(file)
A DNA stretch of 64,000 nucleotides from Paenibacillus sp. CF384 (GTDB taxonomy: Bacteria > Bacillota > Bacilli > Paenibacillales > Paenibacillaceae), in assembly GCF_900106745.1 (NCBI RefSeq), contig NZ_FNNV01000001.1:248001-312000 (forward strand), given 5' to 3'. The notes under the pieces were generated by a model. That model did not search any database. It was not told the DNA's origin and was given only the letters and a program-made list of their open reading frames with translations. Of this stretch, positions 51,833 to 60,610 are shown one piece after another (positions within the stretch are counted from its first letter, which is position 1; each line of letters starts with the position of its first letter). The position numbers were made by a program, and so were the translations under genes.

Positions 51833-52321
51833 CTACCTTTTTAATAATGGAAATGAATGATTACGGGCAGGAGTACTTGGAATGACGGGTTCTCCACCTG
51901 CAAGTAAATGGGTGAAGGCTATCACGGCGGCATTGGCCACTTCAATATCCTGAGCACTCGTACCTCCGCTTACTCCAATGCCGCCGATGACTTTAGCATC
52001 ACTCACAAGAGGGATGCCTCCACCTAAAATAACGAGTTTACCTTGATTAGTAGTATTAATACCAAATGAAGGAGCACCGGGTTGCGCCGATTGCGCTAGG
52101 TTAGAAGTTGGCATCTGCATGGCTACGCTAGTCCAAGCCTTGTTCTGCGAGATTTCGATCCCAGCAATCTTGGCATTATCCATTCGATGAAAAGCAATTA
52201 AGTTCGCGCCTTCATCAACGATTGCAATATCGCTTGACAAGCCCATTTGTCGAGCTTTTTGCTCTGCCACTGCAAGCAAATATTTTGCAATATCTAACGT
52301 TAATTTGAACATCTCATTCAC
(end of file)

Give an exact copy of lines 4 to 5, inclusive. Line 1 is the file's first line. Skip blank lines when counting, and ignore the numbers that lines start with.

51901 CAAGTAAATGGGTGAAGGCTATCACGGCGGCATTGGCCACTTCAATATCCTGAGCACTCGTACCTCCGCTTACTCCAATGCCGCCGATGACTTTAGCATC
52001 ACTCACAAGAGGGATGCCTCCACCTAAAATAACGAGTTTACCTTGATTAGTAGTATTAATACCAAATGAAGGAGCACCGGGTTGCGCCGATTGCGCTAGG